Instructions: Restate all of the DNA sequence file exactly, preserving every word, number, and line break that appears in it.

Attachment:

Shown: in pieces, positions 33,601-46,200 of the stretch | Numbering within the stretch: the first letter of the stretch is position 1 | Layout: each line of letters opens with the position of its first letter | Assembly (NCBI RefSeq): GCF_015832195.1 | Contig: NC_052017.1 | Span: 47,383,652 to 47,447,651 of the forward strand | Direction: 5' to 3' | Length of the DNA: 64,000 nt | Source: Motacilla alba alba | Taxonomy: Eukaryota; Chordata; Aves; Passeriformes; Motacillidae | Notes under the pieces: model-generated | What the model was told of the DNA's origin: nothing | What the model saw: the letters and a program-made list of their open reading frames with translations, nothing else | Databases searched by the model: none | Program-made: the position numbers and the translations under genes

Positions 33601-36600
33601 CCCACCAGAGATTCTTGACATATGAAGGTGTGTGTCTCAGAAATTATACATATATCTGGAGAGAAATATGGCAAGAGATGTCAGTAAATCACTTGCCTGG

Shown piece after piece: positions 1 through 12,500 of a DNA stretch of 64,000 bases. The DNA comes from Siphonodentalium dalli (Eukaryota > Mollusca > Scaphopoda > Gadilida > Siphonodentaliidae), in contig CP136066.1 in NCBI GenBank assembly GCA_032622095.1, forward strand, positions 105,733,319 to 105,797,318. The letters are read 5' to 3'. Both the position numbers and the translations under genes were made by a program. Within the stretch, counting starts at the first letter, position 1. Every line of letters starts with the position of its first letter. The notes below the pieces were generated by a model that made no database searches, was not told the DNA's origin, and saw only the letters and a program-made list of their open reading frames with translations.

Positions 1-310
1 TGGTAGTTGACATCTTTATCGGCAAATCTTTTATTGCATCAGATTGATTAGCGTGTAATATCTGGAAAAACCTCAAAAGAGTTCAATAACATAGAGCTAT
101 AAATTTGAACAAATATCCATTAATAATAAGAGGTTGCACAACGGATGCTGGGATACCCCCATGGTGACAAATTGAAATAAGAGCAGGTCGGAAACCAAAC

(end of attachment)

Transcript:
Shown: in pieces, positions 33,601-46,200 of the stretch | Numbering within the stretch: the first letter of the stretch is position 1 | Layout: each line of letters opens with the position of its first letter | Assembly (NCBI RefSeq): GCF_015832195.1 | Contig: NC_052017.1 | Span: 47,383,652 to 47,447,651 of the forward strand | Direction: 5' to 3' | Length of the DNA: 64,000 nt | Source: Motacilla alba alba | Taxonomy: Eukaryota; Chordata; Aves; Passeriformes; Motacillidae | Notes under the pieces: model-generated | What the model was told of the DNA's origin: nothing | What the model saw: the letters and a program-made list of their open reading frames with translations, nothing else | Databases searched by the model: none | Program-made: the position numbers and the translations under genes

Positions 33601-36600
33601 CCCACCAGAGATTCTTGACATATGAAGGTGTGTGTCTCAGAAATTATACATATATCTGGAGAGAAATATGGCAAGAGATGTCAGTAAATCACTTGCCTGG

Shown piece after piece: positions 1 through 12,500 of a DNA stretch of 64,000 bases. The DNA comes from Siphonodentalium dalli (Eukaryota > Mollusca > Scaphopoda > Gadilida > Siphonodentaliidae), in contig CP136066.1 in NCBI GenBank assembly GCA_032622095.1, forward strand, positions 105,733,319 to 105,797,318. The letters are read 5' to 3'. Both the position numbers and the translations under genes were made by a program. Within the stretch, counting starts at the first letter, position 1. Every line of letters starts with the position of its first letter. The notes below the pieces were generated by a model that made no database searches, was not told the DNA's origin, and saw only the letters and a program-made list of their open reading frames with translations.

Positions 1-310
1 TGGTAGTTGACATCTTTATCGGCAAATCTTTTATTGCATCAGATTGATTAGCGTGTAATATCTGGAAAAACCTCAAAAGAGTTCAATAACATAGAGCTAT
101 AAATTTGAACAAATATCCATTAATAATAAGAGGTTGCACAACGGATGCTGGGATACCCCCATGGTGACAAATTGAAATAAGAGCAGGTCGGAAACCAAAC